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LIAM CLANCY, TOMMY MAKEM, FAMILY & FRIENDS
"The Lark in the Morning" Tradition TCD1001

Now here's a slice of history if ever there was! Dating from the days (as Jimmy O'Dea used to say) before McConochie's motor boat was invented - in this case 1955 - it evokes what in many ways now seems, with hindsight, a less complicated time. It was also before the invention of Planxty, The Bothy Band, Moving Hearts and the Chieftains - or even of Ceoltoiri Cualann. Most relevantly to the case, it was before the invention of The Clancy Brothers and Tommy Makem, though that musical milestone derived directly from the circumstances that led to the original release of this record.

Briefly (because Liam Clancy himself tells us a lot about it in the liner notes, though they're not as "comprehensive" as the blurb would have us believe), it's the fruit of a song-collecting field trip undertaken all those years ago by a couple of musicologists from the USA, with the bold Liam as guide, and covering the length, if not the breadth, of Ireland, from Kerry to Donegal. In the course of the trip a visit was made to the home of the formidable Mrs Sarah Makem in Keady, Co. Armagh, and Liam struck up a fast friendship with Tommy, the son of the house, which was to lead to a memorable partnership which was largely instrumental in changing the way in which the folk traditions of Ireland were perceived, and giving rise to a phenomenon quite akin to the British Folk Revival.

Back in 1955, there being no "revival" to speak of in Ireland, there weren't as many purists when it came to the matter of style in traditional singing (which is still the case in some of the nicer rural areas), and in that context Tommy Makem's theatrical, vibratoful rendition of The Cobbler seems a perfectly natural companion to The Whistling Thief as performed by that master of the sean-nos, Sean MacDonnchadha. These two songs are emblematic of the collection, in fact: Diane Hamilton, the expedition leader, had a particular fondness for children's songs and songs to do with children, and the emphasis is definitely on light songs here (and a couple of nice bursts of diddling, too). There are exceptions, though: a magisterial In the Month of January by Mrs Makem herself, rock-solid in time and in tone. And, thank goodness, Hamilton had the sense to seize the opportunity to record an in-his-prime Paddy Tunney in a whole spectrum of moods (and in Irish and English), all the way from Rockin the Cradle to Roisin Dubh.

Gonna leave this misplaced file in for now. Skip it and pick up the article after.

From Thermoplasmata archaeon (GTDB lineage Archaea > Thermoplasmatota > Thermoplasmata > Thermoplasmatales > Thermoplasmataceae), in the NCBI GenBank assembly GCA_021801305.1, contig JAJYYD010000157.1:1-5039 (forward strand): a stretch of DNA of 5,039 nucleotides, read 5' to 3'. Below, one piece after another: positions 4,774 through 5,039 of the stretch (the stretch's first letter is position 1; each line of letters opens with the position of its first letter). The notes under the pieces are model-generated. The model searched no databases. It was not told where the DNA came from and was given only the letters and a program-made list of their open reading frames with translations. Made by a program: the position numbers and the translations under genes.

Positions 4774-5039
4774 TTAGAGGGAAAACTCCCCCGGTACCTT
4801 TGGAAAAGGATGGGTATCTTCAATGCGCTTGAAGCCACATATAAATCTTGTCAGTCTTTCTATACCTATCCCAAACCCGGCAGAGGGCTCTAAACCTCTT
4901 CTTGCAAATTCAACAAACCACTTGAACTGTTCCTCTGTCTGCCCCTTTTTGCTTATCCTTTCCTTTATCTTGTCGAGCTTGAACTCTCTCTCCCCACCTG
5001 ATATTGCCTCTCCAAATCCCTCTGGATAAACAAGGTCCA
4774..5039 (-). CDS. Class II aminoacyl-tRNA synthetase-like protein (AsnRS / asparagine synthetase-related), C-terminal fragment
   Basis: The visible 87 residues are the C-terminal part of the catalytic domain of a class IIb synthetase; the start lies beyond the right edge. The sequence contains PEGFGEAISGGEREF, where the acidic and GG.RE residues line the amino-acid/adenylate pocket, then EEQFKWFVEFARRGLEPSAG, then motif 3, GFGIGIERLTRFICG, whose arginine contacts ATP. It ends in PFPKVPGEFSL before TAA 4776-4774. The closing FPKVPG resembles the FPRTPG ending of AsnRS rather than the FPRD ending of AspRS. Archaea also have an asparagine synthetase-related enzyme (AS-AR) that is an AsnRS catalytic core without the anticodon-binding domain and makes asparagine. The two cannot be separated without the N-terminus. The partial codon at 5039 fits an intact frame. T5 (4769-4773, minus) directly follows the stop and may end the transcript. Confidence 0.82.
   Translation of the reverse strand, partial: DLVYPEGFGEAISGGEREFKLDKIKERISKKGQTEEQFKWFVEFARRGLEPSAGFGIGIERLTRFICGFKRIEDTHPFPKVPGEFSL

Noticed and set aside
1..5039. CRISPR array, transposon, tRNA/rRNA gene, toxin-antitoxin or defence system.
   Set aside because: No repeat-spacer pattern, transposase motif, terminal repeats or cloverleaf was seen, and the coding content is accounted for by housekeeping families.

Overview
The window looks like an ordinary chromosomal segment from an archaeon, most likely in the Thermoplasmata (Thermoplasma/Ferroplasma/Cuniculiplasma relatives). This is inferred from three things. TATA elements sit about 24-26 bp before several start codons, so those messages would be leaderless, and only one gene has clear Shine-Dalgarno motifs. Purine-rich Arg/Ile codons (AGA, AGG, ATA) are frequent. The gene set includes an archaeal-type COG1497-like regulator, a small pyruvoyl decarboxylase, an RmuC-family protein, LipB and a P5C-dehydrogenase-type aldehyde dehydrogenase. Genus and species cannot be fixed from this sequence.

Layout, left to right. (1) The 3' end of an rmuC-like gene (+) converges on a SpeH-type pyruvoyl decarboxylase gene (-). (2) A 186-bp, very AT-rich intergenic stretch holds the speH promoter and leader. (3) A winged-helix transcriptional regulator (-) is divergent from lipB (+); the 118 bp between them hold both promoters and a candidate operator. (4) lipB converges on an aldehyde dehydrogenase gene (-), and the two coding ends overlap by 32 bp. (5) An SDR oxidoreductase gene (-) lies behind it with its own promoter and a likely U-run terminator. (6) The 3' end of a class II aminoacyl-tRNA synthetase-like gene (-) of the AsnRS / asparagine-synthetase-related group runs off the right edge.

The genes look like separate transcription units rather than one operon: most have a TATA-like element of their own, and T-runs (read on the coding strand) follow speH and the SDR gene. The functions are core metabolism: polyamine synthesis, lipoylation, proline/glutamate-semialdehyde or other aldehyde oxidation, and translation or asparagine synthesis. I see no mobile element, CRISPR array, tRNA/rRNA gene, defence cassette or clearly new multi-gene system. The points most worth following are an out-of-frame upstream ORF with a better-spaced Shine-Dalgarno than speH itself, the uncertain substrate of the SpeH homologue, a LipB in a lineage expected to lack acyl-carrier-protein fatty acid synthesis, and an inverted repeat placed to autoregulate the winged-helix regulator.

If that were all, this would still be an important and delightful record. But no! Remember that visit to Kerry alluded to earlier? Its purpose was a trip to Sliabh Luachra in search of those twin genii of the fiddle, the monolithic Denis Murphy and the mercurial Padraig O'Keeffe. The tale of how they found the latter is recounted in the notes, and it was during the field trip in question that party photographer Clancy took the famous photo of Padraig with his bow and his glass of stout. Both he and Denis Murphy are featured on this disc, Padraig with one number and Denis with two: I can think of several people for whom this fact on its own would constitute sufficient reason to bag a copy of The Lark in the Morning. And, taking the record as a whole, there's reasons enough there for all of us.

Christy MacHale

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This album was reviewed in Issue 18 of The Living Tradition magazine.